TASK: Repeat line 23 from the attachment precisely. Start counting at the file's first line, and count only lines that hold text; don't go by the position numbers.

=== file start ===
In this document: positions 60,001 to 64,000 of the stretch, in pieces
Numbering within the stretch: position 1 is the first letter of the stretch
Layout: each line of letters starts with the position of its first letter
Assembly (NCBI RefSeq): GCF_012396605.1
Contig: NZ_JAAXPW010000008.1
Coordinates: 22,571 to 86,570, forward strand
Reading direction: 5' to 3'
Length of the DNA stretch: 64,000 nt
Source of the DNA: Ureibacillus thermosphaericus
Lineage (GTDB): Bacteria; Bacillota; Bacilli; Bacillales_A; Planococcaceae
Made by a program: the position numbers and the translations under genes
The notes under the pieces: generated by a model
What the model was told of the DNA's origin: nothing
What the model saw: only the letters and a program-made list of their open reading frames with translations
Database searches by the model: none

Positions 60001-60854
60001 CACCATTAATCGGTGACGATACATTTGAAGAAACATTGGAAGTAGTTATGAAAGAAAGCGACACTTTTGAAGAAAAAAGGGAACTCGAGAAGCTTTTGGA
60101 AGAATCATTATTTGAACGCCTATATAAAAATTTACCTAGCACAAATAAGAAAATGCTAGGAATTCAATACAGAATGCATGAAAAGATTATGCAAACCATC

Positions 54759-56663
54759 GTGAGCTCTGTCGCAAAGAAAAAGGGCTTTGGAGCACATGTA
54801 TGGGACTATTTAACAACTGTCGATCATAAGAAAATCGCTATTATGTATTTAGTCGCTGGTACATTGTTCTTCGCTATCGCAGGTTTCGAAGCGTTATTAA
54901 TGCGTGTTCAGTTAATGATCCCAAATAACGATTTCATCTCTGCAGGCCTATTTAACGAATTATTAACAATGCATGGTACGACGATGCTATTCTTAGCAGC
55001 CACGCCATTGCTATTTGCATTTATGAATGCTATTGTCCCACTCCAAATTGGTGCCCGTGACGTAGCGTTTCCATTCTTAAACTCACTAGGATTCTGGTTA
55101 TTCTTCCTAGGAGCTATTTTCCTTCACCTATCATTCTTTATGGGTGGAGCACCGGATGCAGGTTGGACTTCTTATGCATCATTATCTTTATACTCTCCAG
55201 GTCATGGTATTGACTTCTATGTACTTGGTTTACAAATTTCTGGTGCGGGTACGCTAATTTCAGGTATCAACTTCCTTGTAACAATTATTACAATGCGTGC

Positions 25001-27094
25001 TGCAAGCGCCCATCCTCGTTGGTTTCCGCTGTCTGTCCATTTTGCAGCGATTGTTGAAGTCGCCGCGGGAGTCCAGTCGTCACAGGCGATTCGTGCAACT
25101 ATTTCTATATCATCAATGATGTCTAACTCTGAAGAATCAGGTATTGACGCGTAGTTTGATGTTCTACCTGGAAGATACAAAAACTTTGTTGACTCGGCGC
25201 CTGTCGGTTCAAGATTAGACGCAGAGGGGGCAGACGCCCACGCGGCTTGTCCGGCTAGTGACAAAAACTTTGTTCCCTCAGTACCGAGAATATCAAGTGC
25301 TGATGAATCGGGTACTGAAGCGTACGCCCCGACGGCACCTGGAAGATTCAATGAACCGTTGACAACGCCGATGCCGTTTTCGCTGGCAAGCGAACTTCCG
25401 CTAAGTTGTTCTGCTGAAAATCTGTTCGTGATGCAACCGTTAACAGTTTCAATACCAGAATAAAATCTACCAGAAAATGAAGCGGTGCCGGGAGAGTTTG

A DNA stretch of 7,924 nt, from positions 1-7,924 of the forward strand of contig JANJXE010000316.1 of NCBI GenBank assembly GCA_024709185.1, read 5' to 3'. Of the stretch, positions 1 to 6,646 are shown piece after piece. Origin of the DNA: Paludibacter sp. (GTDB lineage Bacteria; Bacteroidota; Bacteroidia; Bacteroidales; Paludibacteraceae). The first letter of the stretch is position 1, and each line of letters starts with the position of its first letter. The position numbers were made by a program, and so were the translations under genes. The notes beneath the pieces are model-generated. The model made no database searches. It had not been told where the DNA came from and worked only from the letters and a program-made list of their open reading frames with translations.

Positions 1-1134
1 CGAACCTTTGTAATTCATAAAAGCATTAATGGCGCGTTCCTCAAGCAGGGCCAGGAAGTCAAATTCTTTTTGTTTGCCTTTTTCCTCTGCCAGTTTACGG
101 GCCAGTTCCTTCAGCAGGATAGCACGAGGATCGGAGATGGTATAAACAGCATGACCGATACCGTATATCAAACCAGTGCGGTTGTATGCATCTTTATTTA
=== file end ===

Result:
55001 CACGCCATTGCTATTTGCATTTATGAATGCTATTGTCCCACTCCAAATTGGTGCCCGTGACGTAGCGTTTCCATTCTTAAACTCACTAGGATTCTGGTTA